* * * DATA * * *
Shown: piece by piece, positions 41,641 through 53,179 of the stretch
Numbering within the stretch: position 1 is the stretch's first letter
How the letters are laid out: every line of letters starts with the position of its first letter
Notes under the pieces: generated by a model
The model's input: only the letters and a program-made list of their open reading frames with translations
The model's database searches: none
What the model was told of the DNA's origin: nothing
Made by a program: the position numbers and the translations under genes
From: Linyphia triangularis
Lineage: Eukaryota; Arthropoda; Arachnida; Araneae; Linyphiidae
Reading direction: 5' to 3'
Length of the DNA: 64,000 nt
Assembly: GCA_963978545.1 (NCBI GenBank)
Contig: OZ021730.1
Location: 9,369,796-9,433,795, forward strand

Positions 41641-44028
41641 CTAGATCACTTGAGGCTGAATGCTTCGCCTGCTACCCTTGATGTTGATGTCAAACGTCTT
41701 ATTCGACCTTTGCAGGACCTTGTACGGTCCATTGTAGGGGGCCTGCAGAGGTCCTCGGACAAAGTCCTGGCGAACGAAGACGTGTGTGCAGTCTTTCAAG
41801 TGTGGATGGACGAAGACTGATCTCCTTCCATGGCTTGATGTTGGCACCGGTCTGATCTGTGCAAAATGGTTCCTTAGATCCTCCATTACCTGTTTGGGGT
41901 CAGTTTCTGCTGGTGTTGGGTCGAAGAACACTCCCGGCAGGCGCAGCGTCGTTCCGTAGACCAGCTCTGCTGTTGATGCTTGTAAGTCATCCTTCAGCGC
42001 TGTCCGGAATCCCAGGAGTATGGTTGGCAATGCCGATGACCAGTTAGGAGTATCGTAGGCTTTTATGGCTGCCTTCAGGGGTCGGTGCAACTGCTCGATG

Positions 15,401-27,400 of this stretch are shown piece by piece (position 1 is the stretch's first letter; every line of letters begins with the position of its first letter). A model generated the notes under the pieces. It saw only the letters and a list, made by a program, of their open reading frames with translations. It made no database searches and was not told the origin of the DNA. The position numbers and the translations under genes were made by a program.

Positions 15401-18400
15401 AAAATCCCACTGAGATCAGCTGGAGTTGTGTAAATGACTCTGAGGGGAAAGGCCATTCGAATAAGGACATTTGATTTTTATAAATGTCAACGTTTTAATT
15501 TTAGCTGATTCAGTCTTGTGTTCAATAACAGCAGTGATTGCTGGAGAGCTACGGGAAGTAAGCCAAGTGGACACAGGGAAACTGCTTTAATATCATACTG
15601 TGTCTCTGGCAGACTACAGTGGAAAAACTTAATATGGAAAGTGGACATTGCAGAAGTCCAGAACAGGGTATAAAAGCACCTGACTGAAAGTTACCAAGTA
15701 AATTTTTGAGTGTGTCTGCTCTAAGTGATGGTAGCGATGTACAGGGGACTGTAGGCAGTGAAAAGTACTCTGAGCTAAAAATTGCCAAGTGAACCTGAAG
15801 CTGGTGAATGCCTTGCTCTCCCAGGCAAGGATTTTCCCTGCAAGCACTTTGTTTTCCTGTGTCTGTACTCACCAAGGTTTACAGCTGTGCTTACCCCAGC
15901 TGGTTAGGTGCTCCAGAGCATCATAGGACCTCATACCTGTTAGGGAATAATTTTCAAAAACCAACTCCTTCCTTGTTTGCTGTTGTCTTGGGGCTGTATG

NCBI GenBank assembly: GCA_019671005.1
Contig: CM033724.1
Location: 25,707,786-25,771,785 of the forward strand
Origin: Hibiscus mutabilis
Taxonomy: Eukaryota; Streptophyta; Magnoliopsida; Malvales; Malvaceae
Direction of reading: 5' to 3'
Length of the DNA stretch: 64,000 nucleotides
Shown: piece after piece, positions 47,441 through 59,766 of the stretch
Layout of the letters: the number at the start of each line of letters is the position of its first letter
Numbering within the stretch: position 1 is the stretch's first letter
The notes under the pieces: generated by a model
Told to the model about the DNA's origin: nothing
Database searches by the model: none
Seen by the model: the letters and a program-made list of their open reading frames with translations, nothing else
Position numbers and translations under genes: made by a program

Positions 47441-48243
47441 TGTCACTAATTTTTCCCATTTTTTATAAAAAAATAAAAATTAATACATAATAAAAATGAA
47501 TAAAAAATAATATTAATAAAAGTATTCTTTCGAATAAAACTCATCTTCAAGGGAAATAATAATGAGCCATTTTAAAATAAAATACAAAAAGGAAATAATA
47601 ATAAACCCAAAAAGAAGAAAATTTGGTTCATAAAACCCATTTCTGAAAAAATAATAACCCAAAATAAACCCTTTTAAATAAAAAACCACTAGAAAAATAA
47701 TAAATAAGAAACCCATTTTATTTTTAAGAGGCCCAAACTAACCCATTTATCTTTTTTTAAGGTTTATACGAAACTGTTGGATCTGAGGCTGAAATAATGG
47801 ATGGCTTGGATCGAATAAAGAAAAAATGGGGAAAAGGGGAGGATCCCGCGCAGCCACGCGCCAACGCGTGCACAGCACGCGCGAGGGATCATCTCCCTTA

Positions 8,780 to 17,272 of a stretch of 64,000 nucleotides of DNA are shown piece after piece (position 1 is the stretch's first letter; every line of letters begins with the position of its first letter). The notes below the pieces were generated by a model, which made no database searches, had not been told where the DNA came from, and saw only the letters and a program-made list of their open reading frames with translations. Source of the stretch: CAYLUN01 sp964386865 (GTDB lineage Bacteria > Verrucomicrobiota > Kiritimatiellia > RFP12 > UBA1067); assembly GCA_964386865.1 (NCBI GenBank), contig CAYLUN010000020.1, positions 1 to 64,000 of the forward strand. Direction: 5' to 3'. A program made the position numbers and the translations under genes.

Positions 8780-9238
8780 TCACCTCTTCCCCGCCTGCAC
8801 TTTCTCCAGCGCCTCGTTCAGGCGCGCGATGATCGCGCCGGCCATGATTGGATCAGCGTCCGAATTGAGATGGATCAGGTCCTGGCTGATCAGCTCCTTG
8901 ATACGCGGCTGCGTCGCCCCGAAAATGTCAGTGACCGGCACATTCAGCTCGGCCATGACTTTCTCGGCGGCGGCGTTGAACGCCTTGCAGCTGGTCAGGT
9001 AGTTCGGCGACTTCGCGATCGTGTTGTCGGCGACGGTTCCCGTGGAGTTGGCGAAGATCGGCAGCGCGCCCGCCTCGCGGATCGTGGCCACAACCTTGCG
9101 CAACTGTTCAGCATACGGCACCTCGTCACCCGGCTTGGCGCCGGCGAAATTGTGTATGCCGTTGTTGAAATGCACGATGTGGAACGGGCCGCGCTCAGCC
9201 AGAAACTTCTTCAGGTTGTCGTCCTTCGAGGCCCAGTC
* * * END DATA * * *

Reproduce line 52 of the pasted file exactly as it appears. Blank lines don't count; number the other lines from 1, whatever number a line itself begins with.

Positions 8780-9238